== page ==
A similar message comes from Tania Botting, the Headmistress of Greenfield School in Woking, and the Vice Chairman of IAPS. She agrees that a Head’s vision must genuinely flow from the ethos and values of the school, and that, whilst a good Head will use a variety of leadership styles to match the situation, “…most importantly they need to be authentic and consistent.”

Clearly, people accepting positions of headship need to be a good fit for their school and governing body. However, amongst all the values and decisions needing to be made, Tania sees a very simple underlying principle which should unite all Heads: “Every decision I make is in the best interests of the children.”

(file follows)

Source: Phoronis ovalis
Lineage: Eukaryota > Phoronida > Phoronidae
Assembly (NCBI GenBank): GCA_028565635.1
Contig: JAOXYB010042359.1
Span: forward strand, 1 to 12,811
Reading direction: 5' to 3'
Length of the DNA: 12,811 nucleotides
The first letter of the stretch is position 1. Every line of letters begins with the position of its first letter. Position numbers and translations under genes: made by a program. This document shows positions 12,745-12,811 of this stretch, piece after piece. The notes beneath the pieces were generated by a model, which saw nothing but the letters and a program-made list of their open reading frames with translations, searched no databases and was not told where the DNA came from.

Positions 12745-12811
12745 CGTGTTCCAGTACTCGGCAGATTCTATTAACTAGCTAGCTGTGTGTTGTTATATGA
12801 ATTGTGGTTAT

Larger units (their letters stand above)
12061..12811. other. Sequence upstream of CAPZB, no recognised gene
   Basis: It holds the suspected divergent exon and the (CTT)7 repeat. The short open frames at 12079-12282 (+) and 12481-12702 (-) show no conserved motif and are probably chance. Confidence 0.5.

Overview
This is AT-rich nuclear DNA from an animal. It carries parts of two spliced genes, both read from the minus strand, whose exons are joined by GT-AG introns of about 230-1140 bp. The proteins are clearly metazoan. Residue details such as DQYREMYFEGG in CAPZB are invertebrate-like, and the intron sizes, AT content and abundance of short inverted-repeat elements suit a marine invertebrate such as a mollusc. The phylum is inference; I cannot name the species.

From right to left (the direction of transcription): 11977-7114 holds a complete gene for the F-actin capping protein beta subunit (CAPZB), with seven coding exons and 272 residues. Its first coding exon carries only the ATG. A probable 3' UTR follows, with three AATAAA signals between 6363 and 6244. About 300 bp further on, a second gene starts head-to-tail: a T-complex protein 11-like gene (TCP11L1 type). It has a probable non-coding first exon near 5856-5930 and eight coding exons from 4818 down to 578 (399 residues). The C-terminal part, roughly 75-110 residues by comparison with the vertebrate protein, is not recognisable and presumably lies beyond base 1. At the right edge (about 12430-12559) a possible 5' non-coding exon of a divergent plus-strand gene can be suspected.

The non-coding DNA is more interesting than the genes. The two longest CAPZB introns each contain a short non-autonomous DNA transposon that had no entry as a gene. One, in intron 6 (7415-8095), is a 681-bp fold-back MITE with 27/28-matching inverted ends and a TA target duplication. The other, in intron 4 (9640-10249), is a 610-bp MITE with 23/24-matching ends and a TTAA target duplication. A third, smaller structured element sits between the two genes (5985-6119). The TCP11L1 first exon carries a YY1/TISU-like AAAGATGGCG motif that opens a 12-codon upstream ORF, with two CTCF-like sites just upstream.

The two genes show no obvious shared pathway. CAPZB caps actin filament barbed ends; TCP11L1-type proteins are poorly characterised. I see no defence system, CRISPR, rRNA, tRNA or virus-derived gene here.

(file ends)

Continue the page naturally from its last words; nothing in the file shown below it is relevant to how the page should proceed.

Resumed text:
Being authentic in expressing values, with a key focus on the child, also comes through strongly from Siobhan McGrath, the Principle of Southbank International School in Kensington. For her, Heads should be “…completely student centred – everything they do should be for students.”

It’s clear that in communicating through everything that they do a strong message about values, ethos and vision, a good head ably fulfils the need for a leader to provide direction. Through acting authentically though, they also take a key first step in engaging the discretionary effort and support of their colleagues. What else can help to accomplish this? A good head “builds excellent relationships with everyone they work with;” according to Siobhan. They are able to coach others successfully, they run schools centred around professional development, and of vital importance to her, they have compassion.